Brought to you byLONGITUDES
Smartphones have become such a part of our daily life that most of us can't imagine even a few hours without one. New research from UPS and comScore reveals that the rest of the world is just as attached to their mobile devices - and even more reliant on a smartphone when it comes to shopping.
To appreciate the growing popularity of smartphones, consider these numbers: There were more than 1 billion smartphones in use worldwide in the third quarter of 2014 and that figure is expected to double by the end of 2015. From a retail perspective, mobile now accounts for 30% of global online sales, with Asia leading the pack. The growth is real - and the impact undeniable.
Mobile has proven to be the catalyst in fueling heightened omnichannel expectations in all aspects of the customer journey. Based on the fluid nature of today's "flex shopper," global consumers want to shift seamlessly from one channel to the next.
Even when today's shopper starts in the store or on their PCs or tablets, they often use the smartphone at some point of the transaction. With convenience always top of mind, mobile devices serve as the consumer's remote control.
A Mobile World. At the direction of UPS, comScore conducted an extensive survey of more than 19,000 online shoppers in 2014 across five markets: Asia, Europe, Brazil, Mexico and the United States. The second UPS Pulse of the Online ShopperTM global study sheds light on why mobile matters and on the mindset of the connected customer.
A world of stores is now at our fingertips. Online shoppers worldwide said 24% of their purchases were made with online retailers outside of their country. More than half - or 54% -- of American shoppers said they made purchases with global e-tailers. One-third of purchases from Brazil and Mexico are made on websites in other countries.
The New Norm. The research also shows cross-channel shopping is the new norm, with 43% of all purchases now occurring in combined store-and-online interactions. From researching products in advance of and during store visits to previewing retailer emails and searching for the best price, smartphones have become indispensable. Today's online shoppers consider selection, information, reputation and speed.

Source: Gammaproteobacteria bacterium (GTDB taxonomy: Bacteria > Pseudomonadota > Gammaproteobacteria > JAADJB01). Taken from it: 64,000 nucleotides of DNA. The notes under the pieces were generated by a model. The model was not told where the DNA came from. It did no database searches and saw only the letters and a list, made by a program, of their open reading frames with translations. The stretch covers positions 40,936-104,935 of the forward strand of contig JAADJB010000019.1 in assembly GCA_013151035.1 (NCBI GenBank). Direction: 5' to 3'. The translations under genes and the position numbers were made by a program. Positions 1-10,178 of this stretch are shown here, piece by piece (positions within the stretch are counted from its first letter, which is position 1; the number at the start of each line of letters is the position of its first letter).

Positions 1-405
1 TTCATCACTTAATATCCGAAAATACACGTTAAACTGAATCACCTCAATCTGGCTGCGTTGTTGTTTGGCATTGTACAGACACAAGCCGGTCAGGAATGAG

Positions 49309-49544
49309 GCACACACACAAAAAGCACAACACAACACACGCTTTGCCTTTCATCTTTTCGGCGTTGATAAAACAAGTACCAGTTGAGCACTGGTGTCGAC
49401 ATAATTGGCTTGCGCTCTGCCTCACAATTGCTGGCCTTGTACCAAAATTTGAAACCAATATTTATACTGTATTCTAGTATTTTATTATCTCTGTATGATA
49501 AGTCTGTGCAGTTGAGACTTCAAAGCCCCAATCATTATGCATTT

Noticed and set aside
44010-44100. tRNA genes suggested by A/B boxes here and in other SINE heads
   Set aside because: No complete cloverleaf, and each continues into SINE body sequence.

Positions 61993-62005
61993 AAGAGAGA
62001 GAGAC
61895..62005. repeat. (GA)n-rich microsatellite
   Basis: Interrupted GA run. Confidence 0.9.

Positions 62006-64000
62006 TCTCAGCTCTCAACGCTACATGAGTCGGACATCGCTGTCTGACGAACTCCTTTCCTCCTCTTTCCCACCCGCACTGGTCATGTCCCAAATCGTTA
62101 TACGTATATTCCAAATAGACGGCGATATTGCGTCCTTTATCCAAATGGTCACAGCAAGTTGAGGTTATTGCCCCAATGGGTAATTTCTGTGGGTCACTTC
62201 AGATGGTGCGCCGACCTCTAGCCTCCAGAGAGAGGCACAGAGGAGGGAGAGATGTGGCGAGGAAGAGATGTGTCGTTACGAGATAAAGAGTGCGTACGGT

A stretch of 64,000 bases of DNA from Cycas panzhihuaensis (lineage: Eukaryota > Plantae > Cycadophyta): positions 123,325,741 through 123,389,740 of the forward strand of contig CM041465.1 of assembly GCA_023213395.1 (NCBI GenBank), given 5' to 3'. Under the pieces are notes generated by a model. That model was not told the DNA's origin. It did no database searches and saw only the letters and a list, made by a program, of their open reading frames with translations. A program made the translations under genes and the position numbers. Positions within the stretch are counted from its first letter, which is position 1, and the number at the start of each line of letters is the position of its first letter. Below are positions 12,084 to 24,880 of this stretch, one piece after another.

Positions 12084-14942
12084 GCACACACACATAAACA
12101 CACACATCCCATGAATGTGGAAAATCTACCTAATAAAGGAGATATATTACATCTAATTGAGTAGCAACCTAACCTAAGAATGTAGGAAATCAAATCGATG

For time-pressed consumers, the smartphone is the savior from the beginning to the end of the shopping journey. The most common mobile activities include researching products and tracking deliveries.
The Price Tag. In a sign of just how price-conscious this new breed of flex shoppers is, the most common activity we found involved shoppers comparing prices on their mobile phones while in the store. That's the case with about half of consumers in Asia, Brazil and Mexico, and more than a third of consumers in the U.S. and Europe.
Brick and Mortar. Yet stores are still a part of the equation even for online purchases. Ship to store is seen as a convenient option among online shoppers in all regions, and return to store is preferred particularly in Brazil and Mexico. Consumers have become proficient in "browse and buy" behavior.
Early Adopters. The study also revealed Mexico and Brazil shoppers use smartphones at a higher rate than their counterparts in the U.S. and Europe. And, they are more engaged with social media sites and more likely to have their purchase influenced by social media.
Early adopters and those consumers passionate about devices are critical to growth in the mobile channel. When shoppers own three devices (e.g., smartphones, tablet or a desktop PC), the percentage of products purchased via mobile goes up.
In Asia, twice as many online shoppers made a purchase on their smartphone than in Europe. According to our study, Asia has the greatest percentage of consumers who actually purchase on multiple devices.
A Lasting Impact. Just as e-commerce emerged as a retail force in the late '90s, the mobile trend will have lasting impact on retailers. Understanding changing consumer behavior and embracing technology will define the future for retailers.
From interacting with store-front window displays to local geo-targeting, we have just begun to scratch the surface. Retailers can now communicate with customers in unprecedented ways as in-store mobile advancements and innovative experiments establish future selling standards.
But to seize on these opportunities, retailers will need to make significant investments in systems, inventory transparency, personnel, logistics and international reach. Digital experiences must evolve to accommodate this changing consumer behavior. Retail leaders have set a high bar for the online customer experience and the mobile mindset of shoppers is going to make its use a priority.
Longitudes explores and navigates the trends reshaping the global economy and the way we’ll live in the world of tomorrow: logistics, technology, e-commerce, trade and sustainability. Which path will you take?